Inside money, markets, and Big Tech

This article was published on December 17, 2008


    Brits rebuild world’s oldest computer, founded in Greece

    Brits rebuild world’s oldest computer, founded in Greece
    Ernst-Jan Pfauth
    Story by

    Ernst-Jan Pfauth

    Ernst-Jan Pfauth is the former Editor in Chief of Internet at NRC Handelsblad, as well as an acclaimed technology author and columnist. He a Ernst-Jan Pfauth is the former Editor in Chief of Internet at NRC Handelsblad, as well as an acclaimed technology author and columnist. He also served as The Next Web’s blog’s first blogger and Editor in Chief, back in 2008. At De Correspondent, Ernst-Jan serves as publisher, fostering the expansion of the platform.

    Betting is big business in the United Kingdom, so it’s probably not too surprising for you to hear that they’ve rebuilt a 2000-year-old computer which was used for predicting the movements of the heavenly bodies as well as the dates and locations of upcoming Olympic games. Comes in handy when determining the odds.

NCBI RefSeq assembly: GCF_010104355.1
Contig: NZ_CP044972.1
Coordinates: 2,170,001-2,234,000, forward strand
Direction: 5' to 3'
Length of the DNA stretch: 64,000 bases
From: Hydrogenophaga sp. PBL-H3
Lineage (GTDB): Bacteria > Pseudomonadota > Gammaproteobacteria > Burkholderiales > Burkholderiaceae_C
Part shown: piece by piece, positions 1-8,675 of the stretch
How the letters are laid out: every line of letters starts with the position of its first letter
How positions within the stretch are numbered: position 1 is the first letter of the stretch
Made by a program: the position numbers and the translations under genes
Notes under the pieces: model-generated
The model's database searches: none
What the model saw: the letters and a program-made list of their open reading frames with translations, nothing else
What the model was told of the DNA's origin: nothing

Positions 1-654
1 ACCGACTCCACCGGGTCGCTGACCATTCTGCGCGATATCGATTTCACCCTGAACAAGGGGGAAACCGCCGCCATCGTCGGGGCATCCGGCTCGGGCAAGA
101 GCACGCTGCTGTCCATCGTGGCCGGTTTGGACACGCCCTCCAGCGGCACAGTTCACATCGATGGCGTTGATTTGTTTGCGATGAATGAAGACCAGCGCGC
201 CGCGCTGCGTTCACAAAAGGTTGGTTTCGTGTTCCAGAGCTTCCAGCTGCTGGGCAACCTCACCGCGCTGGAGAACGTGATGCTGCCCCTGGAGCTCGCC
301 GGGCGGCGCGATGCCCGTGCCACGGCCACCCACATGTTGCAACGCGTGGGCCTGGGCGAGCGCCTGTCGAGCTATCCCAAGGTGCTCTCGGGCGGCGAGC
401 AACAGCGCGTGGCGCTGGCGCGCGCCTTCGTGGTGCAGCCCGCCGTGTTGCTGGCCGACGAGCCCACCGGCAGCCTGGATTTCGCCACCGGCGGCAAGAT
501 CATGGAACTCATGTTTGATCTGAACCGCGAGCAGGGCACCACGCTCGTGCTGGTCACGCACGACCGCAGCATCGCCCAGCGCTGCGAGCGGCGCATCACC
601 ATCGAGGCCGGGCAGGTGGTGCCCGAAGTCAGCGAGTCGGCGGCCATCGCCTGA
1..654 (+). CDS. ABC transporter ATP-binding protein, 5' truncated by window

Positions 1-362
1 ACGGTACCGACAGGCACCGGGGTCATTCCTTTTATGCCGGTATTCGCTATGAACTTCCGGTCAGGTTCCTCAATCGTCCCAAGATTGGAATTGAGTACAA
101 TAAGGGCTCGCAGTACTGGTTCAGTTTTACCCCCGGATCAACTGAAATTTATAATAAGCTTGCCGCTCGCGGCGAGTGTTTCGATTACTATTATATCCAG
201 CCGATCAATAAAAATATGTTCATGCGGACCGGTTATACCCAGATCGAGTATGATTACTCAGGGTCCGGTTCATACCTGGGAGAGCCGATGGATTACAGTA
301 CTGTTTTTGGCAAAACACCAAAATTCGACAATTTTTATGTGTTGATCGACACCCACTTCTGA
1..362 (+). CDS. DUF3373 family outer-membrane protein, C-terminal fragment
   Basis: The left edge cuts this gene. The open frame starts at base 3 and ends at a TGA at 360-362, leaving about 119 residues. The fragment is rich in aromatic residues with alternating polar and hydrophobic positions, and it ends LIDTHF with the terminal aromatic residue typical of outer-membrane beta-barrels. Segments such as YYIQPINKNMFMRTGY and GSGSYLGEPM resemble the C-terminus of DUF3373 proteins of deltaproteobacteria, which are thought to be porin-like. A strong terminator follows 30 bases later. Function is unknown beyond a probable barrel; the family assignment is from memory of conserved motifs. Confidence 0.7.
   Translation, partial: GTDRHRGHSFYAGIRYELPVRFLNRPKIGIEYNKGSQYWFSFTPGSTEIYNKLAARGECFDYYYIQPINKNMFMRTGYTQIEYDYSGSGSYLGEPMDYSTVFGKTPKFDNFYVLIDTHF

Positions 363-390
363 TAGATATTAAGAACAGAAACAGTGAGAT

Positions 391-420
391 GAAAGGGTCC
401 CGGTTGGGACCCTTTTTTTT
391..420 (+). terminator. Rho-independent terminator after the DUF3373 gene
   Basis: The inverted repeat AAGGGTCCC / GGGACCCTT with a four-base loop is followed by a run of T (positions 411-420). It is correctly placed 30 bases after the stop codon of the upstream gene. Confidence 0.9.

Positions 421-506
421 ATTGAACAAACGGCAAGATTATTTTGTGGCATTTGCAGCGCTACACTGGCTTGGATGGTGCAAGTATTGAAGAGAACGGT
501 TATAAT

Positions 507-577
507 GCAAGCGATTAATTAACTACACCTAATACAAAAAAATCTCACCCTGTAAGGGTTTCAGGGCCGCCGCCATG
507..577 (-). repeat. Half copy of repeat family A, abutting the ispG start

A rather genius British museum curator has built a working replica of the dictionary-size Antikythera mechanism of 37 interlocking dials crafted with the precision and complexity of a 19th-century Swiss clock. In 1901, a group of sponge divers found parts of the ancient computer in the Antikythera wreck off the Greek island of Antikythera, between Kythera and Crete.

    Interested? Check out this video by NewScientist for the full story.

    [youtube:http://www.youtube.com/watch?v=ZrfMFhrgOFc]

    By the way, the machine.. is green. It’s constructed of recycled metal plates – just like the original version.